In the midst of an isolated farm, a mother is murdered in a house and a father is washing his hands of blood before he loads up his gun once again.
Now the father hunts after his daughter Ella, who eludes him and takes off into the woods. As the father follows her deeper into the forest on an increasingly mad quest, though, the tables start to turn.
Starring Anthony Head from TV’s beloved classic series “Buffy the Vampire Slayer,” writer/director Dan Gitsham’s horror short — co-written with James Driver — offers a subversive, stylized take on the Red Riding Hood story, complete with strikingly rich and textured cinematography and a restless, edgy approach to storytelling. Fairy tales are said by some to be the original horror stories, with their seemingly arbitrary yet archetypal violence, and “Ella” both works within the genre’s classic conventions and subverts its norms with horror and arthouse stylings.
The writing and storytelling are pared down and often elliptical, and with its jagged, fractured structure, the narrative doesn’t offer much exposition, preferring instead to throw the audience in the midst of an intense, mysterious situation.
The action, however, is clear. The excellent craftsmanship is deft and adroit, tantalizing viewers along with breadcrumbs of information, a spare but effective sound design and score and the father’s own propulsive drive to find Ella. The background of the family is never fully explained, though the construction of the story’s pieces seems to suggest madness, isolation and a family struggling deeply with some kind of secret.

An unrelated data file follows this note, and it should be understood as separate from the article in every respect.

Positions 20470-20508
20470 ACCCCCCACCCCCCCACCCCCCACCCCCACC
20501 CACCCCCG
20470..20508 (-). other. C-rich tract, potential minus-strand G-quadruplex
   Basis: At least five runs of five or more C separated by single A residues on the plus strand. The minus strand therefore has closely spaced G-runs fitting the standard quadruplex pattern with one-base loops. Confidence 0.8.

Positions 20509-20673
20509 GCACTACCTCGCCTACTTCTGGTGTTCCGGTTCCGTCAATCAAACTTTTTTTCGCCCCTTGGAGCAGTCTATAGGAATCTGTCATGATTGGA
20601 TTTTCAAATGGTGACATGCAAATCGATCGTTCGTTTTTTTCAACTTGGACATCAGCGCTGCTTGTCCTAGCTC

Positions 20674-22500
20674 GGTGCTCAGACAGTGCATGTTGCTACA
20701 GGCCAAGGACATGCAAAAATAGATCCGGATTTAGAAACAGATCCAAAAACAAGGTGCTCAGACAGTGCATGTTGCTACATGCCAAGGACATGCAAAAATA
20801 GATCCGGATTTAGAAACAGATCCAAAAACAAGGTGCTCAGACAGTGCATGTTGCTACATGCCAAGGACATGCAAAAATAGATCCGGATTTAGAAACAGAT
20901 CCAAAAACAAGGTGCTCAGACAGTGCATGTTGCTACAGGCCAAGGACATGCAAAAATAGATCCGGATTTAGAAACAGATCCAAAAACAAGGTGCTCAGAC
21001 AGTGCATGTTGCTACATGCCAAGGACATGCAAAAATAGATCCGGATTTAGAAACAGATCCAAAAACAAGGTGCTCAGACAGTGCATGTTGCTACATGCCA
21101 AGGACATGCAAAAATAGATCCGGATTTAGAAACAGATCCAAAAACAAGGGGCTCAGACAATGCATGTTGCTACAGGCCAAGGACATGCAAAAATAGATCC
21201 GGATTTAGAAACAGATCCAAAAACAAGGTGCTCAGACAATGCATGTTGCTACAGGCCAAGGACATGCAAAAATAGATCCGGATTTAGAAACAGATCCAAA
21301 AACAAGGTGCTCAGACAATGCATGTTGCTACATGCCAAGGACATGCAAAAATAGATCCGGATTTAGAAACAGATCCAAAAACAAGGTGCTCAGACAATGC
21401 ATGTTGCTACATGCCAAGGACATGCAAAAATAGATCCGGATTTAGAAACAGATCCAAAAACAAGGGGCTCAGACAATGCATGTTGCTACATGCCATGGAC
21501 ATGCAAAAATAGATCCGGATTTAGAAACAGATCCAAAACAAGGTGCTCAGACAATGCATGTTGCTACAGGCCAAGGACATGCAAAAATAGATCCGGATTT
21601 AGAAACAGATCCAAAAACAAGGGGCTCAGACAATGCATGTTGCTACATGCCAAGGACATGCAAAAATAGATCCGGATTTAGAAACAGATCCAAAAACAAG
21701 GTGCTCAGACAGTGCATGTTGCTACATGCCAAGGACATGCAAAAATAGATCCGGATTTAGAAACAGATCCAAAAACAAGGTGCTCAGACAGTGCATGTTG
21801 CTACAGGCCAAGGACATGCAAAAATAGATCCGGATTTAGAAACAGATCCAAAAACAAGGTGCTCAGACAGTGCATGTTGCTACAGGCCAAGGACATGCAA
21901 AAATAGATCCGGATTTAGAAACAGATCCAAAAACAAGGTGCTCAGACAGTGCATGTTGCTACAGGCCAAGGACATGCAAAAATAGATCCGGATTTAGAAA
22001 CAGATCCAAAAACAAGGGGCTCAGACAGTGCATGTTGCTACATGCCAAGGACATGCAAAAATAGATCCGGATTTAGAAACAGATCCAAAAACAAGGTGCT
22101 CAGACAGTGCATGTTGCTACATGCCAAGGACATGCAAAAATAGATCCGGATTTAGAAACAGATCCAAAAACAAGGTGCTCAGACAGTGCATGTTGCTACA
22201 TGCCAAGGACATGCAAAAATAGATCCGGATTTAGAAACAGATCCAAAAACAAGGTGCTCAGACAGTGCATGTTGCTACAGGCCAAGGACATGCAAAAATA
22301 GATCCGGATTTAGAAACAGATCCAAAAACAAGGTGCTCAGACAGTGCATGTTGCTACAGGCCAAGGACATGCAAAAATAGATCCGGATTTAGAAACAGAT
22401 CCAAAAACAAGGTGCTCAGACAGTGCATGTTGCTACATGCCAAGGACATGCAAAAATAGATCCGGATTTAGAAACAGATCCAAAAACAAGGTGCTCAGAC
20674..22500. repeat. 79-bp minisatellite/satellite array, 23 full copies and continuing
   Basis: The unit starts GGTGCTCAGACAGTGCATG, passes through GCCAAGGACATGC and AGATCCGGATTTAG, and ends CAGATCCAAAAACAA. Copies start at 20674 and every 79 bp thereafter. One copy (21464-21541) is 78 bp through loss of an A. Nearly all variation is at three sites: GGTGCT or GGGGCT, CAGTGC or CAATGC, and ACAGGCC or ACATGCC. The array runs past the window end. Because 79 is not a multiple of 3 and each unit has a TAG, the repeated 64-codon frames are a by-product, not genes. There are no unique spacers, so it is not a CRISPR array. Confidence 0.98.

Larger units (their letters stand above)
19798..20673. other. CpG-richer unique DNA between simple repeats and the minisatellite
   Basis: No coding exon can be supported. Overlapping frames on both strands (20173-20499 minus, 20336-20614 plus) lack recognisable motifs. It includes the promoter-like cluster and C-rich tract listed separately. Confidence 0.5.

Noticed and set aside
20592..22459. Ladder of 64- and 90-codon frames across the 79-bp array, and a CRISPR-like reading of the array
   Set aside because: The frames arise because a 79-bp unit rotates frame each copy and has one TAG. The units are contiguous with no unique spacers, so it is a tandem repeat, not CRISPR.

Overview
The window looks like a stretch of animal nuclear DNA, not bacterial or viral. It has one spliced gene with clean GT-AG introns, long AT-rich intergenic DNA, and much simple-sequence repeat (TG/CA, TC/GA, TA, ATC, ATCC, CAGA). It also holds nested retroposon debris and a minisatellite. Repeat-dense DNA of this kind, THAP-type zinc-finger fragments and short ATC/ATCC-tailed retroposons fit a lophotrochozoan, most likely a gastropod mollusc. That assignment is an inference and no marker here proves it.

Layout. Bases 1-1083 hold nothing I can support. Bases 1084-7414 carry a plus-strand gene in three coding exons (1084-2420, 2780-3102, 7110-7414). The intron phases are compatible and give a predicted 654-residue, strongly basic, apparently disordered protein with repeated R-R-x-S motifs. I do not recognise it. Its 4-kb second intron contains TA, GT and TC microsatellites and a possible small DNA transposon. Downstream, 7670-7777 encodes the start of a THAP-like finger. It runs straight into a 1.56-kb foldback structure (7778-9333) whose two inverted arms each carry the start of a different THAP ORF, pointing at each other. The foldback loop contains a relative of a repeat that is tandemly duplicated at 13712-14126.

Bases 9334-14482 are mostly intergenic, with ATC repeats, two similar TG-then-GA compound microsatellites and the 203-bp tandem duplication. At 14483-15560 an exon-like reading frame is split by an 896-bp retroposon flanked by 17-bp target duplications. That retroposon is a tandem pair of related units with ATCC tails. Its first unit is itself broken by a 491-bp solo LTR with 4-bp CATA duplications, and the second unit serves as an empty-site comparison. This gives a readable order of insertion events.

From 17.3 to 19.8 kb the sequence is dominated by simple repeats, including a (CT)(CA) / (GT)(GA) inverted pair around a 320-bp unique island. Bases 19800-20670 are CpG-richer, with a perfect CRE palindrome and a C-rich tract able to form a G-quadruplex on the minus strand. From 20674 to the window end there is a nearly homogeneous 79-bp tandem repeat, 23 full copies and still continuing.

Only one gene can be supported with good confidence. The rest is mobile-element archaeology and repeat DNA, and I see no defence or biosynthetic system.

The film’s excellent performances also go a long way to add to both the ambiguity and mystery of the story. Those accustomed to Anthony Head’s paternal, kindly role of Giles on “Buffy” will enjoy his more menacing, sinister role here, as well as recognize his trademark subtle depth and innate charisma. By the time he reaches Ella, we see just what he has been grappling with, making his final moments all the more haunting and tragic.
Excellently crafted and powerfully haunting, “Ella” clearly is inspired by the story of Red Riding Hood. But it leverages the quicksilver nature of cinematic craftsmanship to constantly subvert audience expectations. By the film’s end, we wonder who is the Big Bad Wolf and who is the innocent wandering lost in the woods. By the film’s end, what emerges is a much more complex, layered and sadder story that initially suggested — one whose ending lingers and echoes like the strange, surreal stories of old, which gestured at the inner darkness of the world, both around and within us.